Even some of the odd, or weak songs are pretty good. "Too many hands", and "Hollywood waltz" get better the more you listen to them. And the instrumental "Journey of the Sorcerer" is just different enough to keep your attention.
If there is a true Eagles album to have (not including any of their 'Greatest hits' packages) this is the one. Anyone interested in the Eagles, if you started off here, you won't regret it.
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5.0 out of 5 stars The Eagles' breakthrough album, Aug. 1 2001
By 
Erik North (San Gabriel, CA USA) - See all my reviews
This review is from: One of These Nights (Audio CD)
The same year (1975) that their former benefactor and longtime supporter Linda Ronstadt made her big splash, so too did the Eagles with ONE OF THESE NIGHTS. All three of their previous albums were well crafted but not overwhelmingly successful, commercially speaking. This changed everything.
The title track, like "Witchy Woman" from the debut album, has a somewhat sinister and macabre feeling to it. Bernie Leadon's own intergalactic bluegrass number "Journey Of The Sorcerer" is an underrated piece. So too is Glenn Frey's classic "Lyin' Eyes" (which Linda herself should record). The album is topped off by Randy Meisner's "Take It To The Limit" and Leadon's "I Wish You Peace." Leadon was to leave the Eagles shortly thereafter; he would have very little contact with them again until they were all inducted into the Rock and Roll Hall of Fame in 1998.
It's no secret why ONE OF THESE NIGHTS went to #1 on the charts. It was one of the best albums released during a year in which they and Linda were among the only rock barriers against the disco onslaught. Buy it; you won't be sorry that you did.
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5.0 out of 5 stars NOT AS WELL-KNOWN AS "HOTEL CALIFORNIA", May 11 2001
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This review is from: One of These Nights (Audio CD)
Is it true that a band's best record is the best-known one? "One Of These Nights" is far less famous than "Hotel California", and yet I think that the Eagles' best album is "One Of These Nights". After having cut three records, I consider "One Of These Nights" to be most accurately representative of the band's maturity. As it goes, "Hotel California" would only be a kind of follow-up to that maturity. And I wonder, is there any song in "Hotel California" that is better than "Lyin' Eyes" or "Journey Of The Sorcerer"? Is there any song in "Hotel California" that conveys a greater sensitivity than "Hollywood Waltz", "After The Thrill Is Gone", "Take It To The Limit" or "I Wish You Peace"? Is there any song in "Hotel California" with a deeper rockin' feel than "Visions" or the title track?
These are the main reasons why I believe that all the good things contained in "Hotel California" can already be found in "One Of These Nights". To me, this album is more original and the group was not so lost in success. Because, after all, what good stuff did The Eagles cut after "Hotel California?
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4.0 out of 5 stars Sing-along-with-Don, April 3 2001
By 
Gavin Wilson - See all my reviews
(REAL NAME)   
This review is from: One of These Nights (Audio CD)
I have to say that this is one of those albums where the memory is so much better than the reality. For me, 'One of These Nights' was THE single of the summer of '75. It was a wonderful, balmy time, and many radio DJs were very pleased for the band, because it was their first major commercial success in the UK.
But on hearing this again, I feel it marks the moment where the Eagles sold out -- where they went for mainstream success, whatever that meant abandoning. 'One of These Nights' is still a decent single, but it has nothing to do with country rock.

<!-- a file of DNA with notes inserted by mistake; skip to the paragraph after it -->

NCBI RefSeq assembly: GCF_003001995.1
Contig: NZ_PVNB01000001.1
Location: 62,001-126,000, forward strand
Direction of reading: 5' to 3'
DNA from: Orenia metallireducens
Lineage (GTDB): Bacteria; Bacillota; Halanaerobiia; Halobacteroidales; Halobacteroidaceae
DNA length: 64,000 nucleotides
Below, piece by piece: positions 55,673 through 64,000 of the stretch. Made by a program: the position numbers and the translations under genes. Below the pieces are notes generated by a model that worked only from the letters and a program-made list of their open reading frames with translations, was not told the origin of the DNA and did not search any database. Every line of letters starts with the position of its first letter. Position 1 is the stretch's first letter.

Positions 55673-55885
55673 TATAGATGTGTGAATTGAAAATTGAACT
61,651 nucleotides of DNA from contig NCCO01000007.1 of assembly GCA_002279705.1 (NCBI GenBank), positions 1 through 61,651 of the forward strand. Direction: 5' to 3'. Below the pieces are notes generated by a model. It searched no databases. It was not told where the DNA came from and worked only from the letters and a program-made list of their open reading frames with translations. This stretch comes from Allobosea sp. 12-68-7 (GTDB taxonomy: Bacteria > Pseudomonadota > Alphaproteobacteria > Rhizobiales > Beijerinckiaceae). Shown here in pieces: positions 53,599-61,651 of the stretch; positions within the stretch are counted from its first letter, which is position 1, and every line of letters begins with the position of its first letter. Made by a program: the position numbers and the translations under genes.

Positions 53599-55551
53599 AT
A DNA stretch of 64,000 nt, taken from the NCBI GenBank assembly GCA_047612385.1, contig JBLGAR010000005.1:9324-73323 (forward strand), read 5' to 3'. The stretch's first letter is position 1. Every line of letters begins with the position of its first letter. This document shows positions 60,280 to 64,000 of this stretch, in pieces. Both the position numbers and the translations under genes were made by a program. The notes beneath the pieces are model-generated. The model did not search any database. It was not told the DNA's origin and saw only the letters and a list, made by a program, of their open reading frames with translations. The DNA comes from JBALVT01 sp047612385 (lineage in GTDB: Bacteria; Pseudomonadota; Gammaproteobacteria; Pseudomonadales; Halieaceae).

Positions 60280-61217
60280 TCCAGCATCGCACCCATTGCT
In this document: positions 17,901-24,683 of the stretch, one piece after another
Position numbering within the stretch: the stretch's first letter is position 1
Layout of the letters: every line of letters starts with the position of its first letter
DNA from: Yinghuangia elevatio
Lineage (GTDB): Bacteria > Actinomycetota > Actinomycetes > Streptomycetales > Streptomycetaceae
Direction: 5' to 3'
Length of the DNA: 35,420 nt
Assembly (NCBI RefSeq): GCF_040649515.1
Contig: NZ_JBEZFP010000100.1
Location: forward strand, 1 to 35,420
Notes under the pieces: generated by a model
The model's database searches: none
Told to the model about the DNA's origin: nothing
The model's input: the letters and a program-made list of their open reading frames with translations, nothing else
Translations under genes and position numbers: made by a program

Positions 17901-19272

'Journey of the Sorcerer' is one of those weird one-offs that actually defies what I've just written about about success at any cost. In the UK, the tune is now better known as the theme tune to the radio series 'The Hitchhiker's Guide to the Galaxy'. Assuming Disney use it for the film that the show's writer, Douglas Adams, is negotiating, it should keep Bernie Leadon comfortable in his retirement.
The entire album is very pleasant, very listenable. I have to question whether this album is really remastered. This is now the fourth Eagles album in the remastered series that I've bought, and I feel I need a little more than a sticker and a transparent jewel case to persuade me that the sound has been remastered. Unlike say, the Steely Dan remasters, there are no additional sleevenotes. So if the recording has been remastered, we don't know who did it, where or when. Before it got stolen, I used to own this recording on a mid-1980s gold CD, and I cannot say that the sound on this version is any better.
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5.0 out of 5 stars Another Hit, Jan. 8 2001
This review is from: One of These Nights (Audio CD)
One Of These Nights is the last album to feature original member Bernie Leadon. As he was the truest country rocker in the band, it is also their last album to feature country rock songs. The album opens with the title track, which signaled the direction they would be going in. The spooky bass and ringing guitars helped make it their second number one single. "Too Many Hands" is a searing rocker while "Hollywood Waltz" contains a beautiful Don Henley vocal and as the title suggests a country waltz sound. "Journey To The Sorcerer" is a Bernie Leadon banjo instrumental that is just a hair too long, but still fascinating. "Lyin' Eyes" is the band's apex in the country-rock vein and is more country than rock. Randy Meisner's best song with the band is the soaring "Take It To The Limit". "Visions" is a solid song while "After The Thrill Is Gone" is a quiet number about love's lost. Mr. Leadon must have known his days with the band were numbered as he closes out the album with the lamenting "I Wish You Peace". One Of These Nights started the Eagles dominance on the charts from '75-'80 and became their first chart-topper.